Ancient Athens at War

This Earmarked Scholarship project is aligned with a recently awarded Category 1 research grant. It offers you the opportunity to work with leading researchers and contribute to large projects of national significance.

Supervisor – Associate Professor David

This category-1 PhD position will launch a stunning research career. This opportunity is open to all-interested students anywhere in the world. It is fully funded. The total value of this ARC-generated position is 152,000€ / £127,000 / $AU253,000.

You will join a large international team of leading Greek historians under the direction of Professor Ian Worthington (Macquarie University [Sydney]) and Associate Professor David M. Pritchard (The University of Queensland [Brisbane]). Our project is funded by the Australian Research Council (ARC). The project (grant no. DP200101253) aims to transform our understanding of ancient Athens from c. 630 to 321 BC.

As the Chief Investigators of this ARC project we are especially looking for a first-rate doctoral researcher to study Athenian politics and warfare before 508 BC. This would be your chance to adjudicate the famous Frost–Van Wees debate and to write the book on archaic Athens. We would also be interested in considering research proposals about politics and warfare in Athens after 508 BC.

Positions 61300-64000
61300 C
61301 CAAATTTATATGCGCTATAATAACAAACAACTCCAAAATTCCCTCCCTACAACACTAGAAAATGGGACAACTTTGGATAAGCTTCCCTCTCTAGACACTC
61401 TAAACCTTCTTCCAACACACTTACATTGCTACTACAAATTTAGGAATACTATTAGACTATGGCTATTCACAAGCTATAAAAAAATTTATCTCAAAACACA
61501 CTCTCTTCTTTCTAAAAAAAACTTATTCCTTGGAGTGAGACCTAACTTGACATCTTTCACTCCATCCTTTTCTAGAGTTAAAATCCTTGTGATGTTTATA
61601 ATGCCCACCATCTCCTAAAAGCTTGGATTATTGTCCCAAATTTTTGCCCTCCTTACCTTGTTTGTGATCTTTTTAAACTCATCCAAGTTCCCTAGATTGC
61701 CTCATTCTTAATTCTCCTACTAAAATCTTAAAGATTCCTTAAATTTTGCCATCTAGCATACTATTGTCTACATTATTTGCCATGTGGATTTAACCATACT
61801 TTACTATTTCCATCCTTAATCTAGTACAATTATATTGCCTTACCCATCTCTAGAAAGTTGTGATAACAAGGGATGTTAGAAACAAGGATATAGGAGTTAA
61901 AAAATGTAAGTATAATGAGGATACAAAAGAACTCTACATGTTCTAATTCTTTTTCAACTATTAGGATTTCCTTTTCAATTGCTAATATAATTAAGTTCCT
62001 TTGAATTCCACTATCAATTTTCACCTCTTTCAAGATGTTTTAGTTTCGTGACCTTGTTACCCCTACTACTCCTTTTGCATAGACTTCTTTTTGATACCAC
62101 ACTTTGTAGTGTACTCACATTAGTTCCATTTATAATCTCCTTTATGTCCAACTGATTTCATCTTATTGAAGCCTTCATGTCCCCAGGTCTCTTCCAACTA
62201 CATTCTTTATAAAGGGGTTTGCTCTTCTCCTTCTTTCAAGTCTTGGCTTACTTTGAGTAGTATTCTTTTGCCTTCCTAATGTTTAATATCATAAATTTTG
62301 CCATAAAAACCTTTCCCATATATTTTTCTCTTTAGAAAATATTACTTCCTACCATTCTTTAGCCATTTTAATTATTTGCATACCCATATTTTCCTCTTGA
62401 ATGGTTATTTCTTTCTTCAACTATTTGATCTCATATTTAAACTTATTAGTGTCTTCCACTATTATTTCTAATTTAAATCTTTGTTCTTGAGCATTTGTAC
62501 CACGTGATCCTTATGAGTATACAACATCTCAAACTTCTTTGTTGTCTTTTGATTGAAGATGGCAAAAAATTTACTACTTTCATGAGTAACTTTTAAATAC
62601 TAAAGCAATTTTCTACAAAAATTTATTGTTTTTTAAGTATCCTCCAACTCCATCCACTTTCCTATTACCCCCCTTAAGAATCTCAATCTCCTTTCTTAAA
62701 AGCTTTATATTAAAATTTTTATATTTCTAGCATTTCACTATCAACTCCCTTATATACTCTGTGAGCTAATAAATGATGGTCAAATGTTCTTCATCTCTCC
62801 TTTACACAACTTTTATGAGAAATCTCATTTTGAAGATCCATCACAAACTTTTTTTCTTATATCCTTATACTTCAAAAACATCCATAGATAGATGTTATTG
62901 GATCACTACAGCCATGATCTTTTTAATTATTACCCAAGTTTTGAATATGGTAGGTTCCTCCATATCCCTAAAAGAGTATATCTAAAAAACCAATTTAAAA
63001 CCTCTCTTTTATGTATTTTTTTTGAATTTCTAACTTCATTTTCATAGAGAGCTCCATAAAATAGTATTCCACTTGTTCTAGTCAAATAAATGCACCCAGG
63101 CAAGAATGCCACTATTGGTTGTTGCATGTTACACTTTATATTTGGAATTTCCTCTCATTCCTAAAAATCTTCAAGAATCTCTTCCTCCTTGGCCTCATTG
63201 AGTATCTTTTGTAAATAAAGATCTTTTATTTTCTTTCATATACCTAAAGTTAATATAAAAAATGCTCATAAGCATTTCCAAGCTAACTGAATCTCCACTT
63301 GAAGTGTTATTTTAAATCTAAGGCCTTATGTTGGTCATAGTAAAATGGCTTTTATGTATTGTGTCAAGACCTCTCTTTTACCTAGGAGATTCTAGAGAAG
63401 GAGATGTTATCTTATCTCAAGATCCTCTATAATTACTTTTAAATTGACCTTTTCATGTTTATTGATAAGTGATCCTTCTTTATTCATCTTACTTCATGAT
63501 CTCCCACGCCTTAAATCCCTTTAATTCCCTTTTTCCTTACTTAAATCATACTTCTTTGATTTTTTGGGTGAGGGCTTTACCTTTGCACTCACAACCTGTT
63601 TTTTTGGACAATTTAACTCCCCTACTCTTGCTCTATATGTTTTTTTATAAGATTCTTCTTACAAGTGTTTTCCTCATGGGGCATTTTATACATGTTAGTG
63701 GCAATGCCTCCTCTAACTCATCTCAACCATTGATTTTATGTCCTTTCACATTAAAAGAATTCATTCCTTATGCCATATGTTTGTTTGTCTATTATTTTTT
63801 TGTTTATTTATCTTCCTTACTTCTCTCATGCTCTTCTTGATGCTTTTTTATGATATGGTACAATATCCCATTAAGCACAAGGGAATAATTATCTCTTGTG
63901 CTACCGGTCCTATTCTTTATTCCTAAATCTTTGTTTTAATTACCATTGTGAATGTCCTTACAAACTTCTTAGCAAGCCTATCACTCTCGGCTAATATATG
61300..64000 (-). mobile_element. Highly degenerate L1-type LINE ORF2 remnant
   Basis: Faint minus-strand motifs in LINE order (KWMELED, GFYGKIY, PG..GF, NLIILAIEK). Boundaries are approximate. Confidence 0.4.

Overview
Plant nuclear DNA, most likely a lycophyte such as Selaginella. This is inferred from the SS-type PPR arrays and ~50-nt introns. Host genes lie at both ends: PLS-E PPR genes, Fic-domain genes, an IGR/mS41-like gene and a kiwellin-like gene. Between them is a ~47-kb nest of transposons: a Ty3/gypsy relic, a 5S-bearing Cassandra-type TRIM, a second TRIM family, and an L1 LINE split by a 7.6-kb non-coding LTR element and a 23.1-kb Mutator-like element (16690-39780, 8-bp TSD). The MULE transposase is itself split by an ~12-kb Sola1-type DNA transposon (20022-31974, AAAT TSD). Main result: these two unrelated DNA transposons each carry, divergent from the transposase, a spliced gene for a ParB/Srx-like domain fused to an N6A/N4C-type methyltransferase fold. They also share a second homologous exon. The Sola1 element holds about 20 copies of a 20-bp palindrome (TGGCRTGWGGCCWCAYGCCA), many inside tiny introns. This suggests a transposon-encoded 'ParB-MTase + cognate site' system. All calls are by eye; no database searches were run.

Preferred educational background

Applications will be judged on a competitive basis taking into account the applicant's previous academic record, publication record, honours and awards, and employment history.

This is a truly international search. There are no citizenship restrictions on applicants. The basic requirement is a BA Hons or MPhil in Ancient History or Classics. Formal training in classical Greek and a reading knowledge of French and/or German would be big advantages. You will write your PhD thesis under the direct supervision of David Pritchard at the University of Queensland in Brisbane (Australia).

*The successful candidate must commence by Research Quarter 2, 2021. You should apply at least 3 months prior to the research quarter commencement date. International applicants may need to apply much earlier for visa reasons.

Apply now